Councils must ensure they are adequately resourcing their environmental health departments to maintain food testing standards, the Public Health Minister has said.
Data gathered by the Unison Scotland trade union has found that the number of qualified environmental health officers at 30 of Scotland's 32 local authorities has dropped 13% between 2008/09 when there were 519 officers and 2011-12 when there were 450.
The number of staff in an enforcement role at council environmental health departments dropped 17% over the same period, from 507 to 423.
The figures, gathered by Unison through freedom of information legislation and two surveys, come amid a horse meat contamination scandal in which traces of horse DNA have been found in beef products.
Last week it emerged that a frozen burger found in the kitchen of Cumbernauld High School, North Lanarkshire contained horse DNA.
In one of the surveys, involving environmental health staff and meat inspectors, 56% say their team has seen "major" cuts and 10% describe the cuts as "severe". Almost all (more than 95%) expect further cuts and job losses in the next couple of years.
Addressing a question from Labour MSP Claire Baker on whether the Scottish Government is aware of the reduction in the number of environmental health officers, Public Health Minister Michael Matheson said: "I am sure the member will recognise that it is the responsibility of local authorities to look at how they resource their environmental health departments to make sure that they are maintaining food testing standards within their own individual areas.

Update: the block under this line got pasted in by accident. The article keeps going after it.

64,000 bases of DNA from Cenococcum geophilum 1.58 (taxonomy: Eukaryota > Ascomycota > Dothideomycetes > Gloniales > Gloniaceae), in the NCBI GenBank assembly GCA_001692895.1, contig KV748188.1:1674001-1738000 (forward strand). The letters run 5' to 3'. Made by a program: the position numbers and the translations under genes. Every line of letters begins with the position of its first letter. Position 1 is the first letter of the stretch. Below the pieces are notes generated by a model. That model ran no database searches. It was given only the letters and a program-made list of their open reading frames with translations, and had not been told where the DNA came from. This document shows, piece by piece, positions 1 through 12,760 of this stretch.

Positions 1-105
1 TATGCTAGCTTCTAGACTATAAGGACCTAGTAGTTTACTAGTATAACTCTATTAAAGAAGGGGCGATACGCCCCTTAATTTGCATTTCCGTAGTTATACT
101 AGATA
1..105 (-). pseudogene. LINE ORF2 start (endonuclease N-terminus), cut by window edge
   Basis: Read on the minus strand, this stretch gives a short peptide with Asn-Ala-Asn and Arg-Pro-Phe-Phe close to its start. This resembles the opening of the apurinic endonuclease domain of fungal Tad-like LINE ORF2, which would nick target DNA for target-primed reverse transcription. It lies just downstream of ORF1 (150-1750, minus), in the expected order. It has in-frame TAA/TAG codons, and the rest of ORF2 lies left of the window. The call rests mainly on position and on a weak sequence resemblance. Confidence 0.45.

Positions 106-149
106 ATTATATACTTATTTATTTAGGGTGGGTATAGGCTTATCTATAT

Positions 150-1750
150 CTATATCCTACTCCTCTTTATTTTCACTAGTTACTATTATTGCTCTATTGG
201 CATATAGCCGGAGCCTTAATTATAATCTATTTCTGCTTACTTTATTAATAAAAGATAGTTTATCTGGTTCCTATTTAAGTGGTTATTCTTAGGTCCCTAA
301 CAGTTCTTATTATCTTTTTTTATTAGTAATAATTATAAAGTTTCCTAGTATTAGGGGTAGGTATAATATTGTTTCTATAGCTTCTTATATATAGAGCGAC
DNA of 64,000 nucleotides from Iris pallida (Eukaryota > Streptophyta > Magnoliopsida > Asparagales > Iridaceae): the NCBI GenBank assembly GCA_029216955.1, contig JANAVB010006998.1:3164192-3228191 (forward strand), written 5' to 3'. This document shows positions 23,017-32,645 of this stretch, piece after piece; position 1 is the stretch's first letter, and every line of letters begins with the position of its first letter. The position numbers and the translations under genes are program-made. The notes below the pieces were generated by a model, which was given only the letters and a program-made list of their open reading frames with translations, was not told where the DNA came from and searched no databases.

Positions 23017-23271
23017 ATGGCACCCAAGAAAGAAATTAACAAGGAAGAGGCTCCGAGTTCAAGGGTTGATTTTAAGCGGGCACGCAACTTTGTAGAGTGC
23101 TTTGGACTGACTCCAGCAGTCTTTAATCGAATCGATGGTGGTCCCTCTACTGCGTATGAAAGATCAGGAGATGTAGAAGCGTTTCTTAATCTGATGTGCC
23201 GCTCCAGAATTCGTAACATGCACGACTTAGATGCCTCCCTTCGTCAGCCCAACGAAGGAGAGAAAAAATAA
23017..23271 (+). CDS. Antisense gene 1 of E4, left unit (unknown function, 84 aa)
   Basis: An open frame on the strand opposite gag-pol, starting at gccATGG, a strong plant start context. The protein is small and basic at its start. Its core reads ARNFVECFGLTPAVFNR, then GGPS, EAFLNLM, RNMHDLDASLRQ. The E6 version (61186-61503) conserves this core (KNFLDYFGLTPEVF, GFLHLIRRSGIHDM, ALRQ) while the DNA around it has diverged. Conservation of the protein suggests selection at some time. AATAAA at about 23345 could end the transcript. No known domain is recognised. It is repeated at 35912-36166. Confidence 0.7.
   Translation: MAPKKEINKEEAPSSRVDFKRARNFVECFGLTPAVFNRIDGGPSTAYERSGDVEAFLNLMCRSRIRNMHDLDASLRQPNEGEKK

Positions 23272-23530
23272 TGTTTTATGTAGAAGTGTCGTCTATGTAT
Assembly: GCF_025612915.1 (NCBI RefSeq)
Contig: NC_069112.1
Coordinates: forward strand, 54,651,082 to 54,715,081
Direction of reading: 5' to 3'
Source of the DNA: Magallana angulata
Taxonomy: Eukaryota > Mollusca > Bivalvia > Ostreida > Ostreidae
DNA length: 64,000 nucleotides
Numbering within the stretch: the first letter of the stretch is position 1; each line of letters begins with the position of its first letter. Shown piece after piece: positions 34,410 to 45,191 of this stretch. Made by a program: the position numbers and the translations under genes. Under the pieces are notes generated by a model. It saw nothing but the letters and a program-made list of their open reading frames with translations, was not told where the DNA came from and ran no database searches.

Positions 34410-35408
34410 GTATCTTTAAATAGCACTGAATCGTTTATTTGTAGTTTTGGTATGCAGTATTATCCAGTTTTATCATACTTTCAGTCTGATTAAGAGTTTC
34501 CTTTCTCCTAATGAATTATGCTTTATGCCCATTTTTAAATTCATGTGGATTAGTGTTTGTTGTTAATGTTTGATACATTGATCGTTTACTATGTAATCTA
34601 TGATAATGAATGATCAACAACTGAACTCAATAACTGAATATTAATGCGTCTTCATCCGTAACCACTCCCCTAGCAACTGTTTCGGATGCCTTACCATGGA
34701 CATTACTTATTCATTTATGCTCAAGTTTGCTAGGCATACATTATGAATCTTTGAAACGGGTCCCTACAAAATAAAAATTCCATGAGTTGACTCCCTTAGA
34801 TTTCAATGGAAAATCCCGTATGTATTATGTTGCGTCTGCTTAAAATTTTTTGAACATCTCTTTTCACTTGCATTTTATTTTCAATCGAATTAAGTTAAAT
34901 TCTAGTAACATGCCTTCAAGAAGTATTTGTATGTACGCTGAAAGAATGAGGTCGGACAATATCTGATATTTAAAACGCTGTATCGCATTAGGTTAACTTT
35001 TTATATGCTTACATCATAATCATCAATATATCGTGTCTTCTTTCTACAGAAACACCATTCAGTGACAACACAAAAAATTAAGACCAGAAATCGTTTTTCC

"There have been a number of changes over recent years to move to more of a risk-based assessment of how they should undertake these tests."
The horse meat scandal resulted in the Food Standards Agency in Scotland arranging for local authorities to carry out a series of extra inspections on top of controls already in place. Mr Matheson told MSPs that good progress has been made, with 96% of additional inspections of meat processing plants completed.
Dave Watson, head of bargaining and campaigns at Unison, said: "The impact of cuts so far is not necessarily visible to the public unless something goes wrong, as has happened with the crisis over horse meat... We don't believe this level of reduced service and increased risk is what the public wants."